NC State receives $50 million gift – the largest in school history

akenney@newsobserver.comSeptember 27, 2013 

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N.C. State University's bell tower was slated to get new bells in spring 2008.

ROBERT WILLETT — 2008 News & Observer file photo

  • NCSU’s largest non-anonymous gifts

    1. $50 million from the Park

    Foundation – 2013

    2. $40 million from the Poole

    family – 2010

    3. $20 million from the R.B.

    Terry Jr. Charitable Foundation

    – 2010

    4. $10 million from the Prestage

    family – 2012

    5. $10 million from Edward

    P. Fitts – 2006

— N.C. State University has received the largest single gift in its history – $50 million – to provide scholarships, the school’s administration and the Park Foundation announced Friday.

The donation puts the university closer to funding its most prestigious scholarships “in perpetuity,” said Chancellor Randy Woodson.

“The earnings from the endowment will ensure, as long as there’s an N.C. State University, that there will be a Park Scholars program that funds scholarships to the best and brightest students,” he said.

Until now, the Park Foundation – created by the late Roy Park, class of 1931 – has sustained the scholarship program with yearly grants. Friday’s announcement puts the scholarship in the university’s hands. NCSU plans to raise an additional $100 million and then fund the scholarships indefinitely with investment profits from the new pool of money.

The Park program provides about 45 full-ride, merit-based scholarships a year.

The gift is the high-water mark of Woodson’s three-year push to supplement public money and tuition with private backing. In his three years on the job, the university has grown its endowment almost 70 percent, to $769 million.

The chancellor shed “a few tears of joy” in his office when he heard this spring that the deal had been finalized, he said.

The $50 million sum matches the largest single gift ever received by rival UNC-Chapel Hill, and it should qualify for a spot on The Chronicle of Higher Education’s list of the largest private gifts to higher education, which ranges from $50 million to $600 million for single schools in the United States.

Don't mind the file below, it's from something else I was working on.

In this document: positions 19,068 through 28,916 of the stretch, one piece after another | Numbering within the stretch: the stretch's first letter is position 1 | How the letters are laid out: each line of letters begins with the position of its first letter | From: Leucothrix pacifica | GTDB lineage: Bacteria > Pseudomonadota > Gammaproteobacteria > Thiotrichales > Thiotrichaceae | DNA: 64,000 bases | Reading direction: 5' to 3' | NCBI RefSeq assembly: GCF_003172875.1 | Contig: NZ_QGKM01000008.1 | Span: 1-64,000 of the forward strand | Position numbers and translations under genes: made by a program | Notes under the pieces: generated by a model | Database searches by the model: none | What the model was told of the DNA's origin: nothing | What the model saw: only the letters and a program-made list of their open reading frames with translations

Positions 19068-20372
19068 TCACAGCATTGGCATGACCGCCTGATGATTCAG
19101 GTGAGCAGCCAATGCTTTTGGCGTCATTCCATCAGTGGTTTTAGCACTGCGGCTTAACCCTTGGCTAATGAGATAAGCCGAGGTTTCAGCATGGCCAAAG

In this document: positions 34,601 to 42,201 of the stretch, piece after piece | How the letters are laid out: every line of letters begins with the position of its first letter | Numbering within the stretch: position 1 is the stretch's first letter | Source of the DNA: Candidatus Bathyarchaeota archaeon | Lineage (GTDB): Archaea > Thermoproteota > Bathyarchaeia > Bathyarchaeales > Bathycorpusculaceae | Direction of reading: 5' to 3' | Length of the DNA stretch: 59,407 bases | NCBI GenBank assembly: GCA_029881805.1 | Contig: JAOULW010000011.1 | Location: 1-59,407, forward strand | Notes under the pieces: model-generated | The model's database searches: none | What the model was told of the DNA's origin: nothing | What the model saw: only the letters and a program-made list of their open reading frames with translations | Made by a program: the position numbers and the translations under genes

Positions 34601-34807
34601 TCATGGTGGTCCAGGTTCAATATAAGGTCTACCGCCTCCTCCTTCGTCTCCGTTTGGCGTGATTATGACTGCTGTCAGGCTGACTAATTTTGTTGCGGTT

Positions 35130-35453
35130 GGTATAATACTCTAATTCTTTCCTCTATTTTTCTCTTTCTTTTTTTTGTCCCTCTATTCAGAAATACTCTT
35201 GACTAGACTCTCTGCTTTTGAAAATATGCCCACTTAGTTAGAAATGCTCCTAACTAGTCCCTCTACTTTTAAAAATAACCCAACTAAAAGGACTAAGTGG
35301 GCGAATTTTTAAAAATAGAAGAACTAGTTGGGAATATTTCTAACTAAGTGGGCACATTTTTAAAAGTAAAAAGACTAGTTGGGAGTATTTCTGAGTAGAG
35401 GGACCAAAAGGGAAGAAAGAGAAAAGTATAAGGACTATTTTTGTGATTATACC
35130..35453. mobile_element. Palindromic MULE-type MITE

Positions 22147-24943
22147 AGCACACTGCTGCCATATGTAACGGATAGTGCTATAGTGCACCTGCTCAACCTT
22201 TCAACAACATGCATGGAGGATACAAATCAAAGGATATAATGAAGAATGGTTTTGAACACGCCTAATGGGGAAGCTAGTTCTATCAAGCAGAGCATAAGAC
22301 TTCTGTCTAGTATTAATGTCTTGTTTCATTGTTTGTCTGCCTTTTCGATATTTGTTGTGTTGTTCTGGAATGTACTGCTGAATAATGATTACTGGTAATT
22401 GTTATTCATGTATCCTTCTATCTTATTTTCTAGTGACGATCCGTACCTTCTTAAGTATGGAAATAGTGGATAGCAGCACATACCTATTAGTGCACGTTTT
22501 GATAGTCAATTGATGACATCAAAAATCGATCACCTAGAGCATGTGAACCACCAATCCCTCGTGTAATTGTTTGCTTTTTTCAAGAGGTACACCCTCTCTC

“You do not hear of (public universities), very often at all, getting gifts of that size,” said Rita Kirshstein, director of the Delta Costs Project on college spending. Schools have been looking for private resources, she said, because “state appropriations have plummeted.” Public schools, she said, “have gotten more aggressive in reaching out to alumni in general.”

Friends and alumni support

NCSU’s state budget appropriation fell by 11 percent between fiscal 2008 and fiscal 2012. It has rebounded back toward pre-recession levels in the last year, but Woodson thinks the school should continue finding private supplements.

“This is another example that in a very difficult economy, when state funding for higher education is a challenge, that our friends and our alumni and supporters are working hard to provide the additional private resources that are needed to keep the university strong,” Woodson said.

And there’s little chance, he argued, that state legislators would simply see that new private money as a replacement for tax dollars.

“Given where we are relative to our peers across the county, I think we have a long way to go before we have such private funds that the state wouldn’t view funding as critical,” he said.

Scholarships sustained

N.C. State University has offered the Park Scholarships program since 1996, three years after Roy Park’s death at age 83. In his time, the Dobson native was an editor of the Technician student newspaper; a founder of Hines-Park Foods with its Duncan Hines cake mix; and the owner of a media empire.

He left more than 70 percent of his holdings to his charitable foundation, which he had established almost 30 years earlier, according to the university. The group gives money to public media and organizations that focus on the environment, animal welfare, poverty and sustainability.

Today the school considers the Park its equivalent of the UNC-CH’s Morehead-Cain Scholars Program. NCSU’s alumni center also is named after Roy and Dorothy Park, and the foundation sponsors a scholarship for Ithaca College. Friday would have been “one of the most exciting days of his life” if Roy Park was alive today, his daughter, Adelaide Gomer, said in a statement.

NCSU plans to maintain the number of students supported by the program at about 45 a class. The program includes a strong emphasis on charitable work, Woodson said; several of its scholars founded and continue to run the Krispy Kreme Challenge, the annual doughnut-fueled road race that benefits the N.C. Children’s Hospital.

“So many of the big things that have happened in the last 15 years at N.C. State have had the Park scholars’ fingerprints all over it,” said former recipient Neal Robbins, now legislative director for the N.C. Department of Environment and Natural Resources.

The scholarship saved his family money, he said, and opened doors – including, literally, the doors to the Pentagon’s war room, where he met Hugh Shelton, then-chairman of the Joint Chiefs of Staff.

The university already is gearing up to find matching money for the scholarship endowment. The Park Foundation will continue to fund the scholarship with yearly grants, but the foundation and the university want the $50 million gift to become a self-sustaining fund within seven years.

And that effort, university officials hinted, could be part of a larger fundraising campaign.

“There will be more to come,” Woodson said.

Kenney: 919-829-4870; Twitter: @KenneyNC

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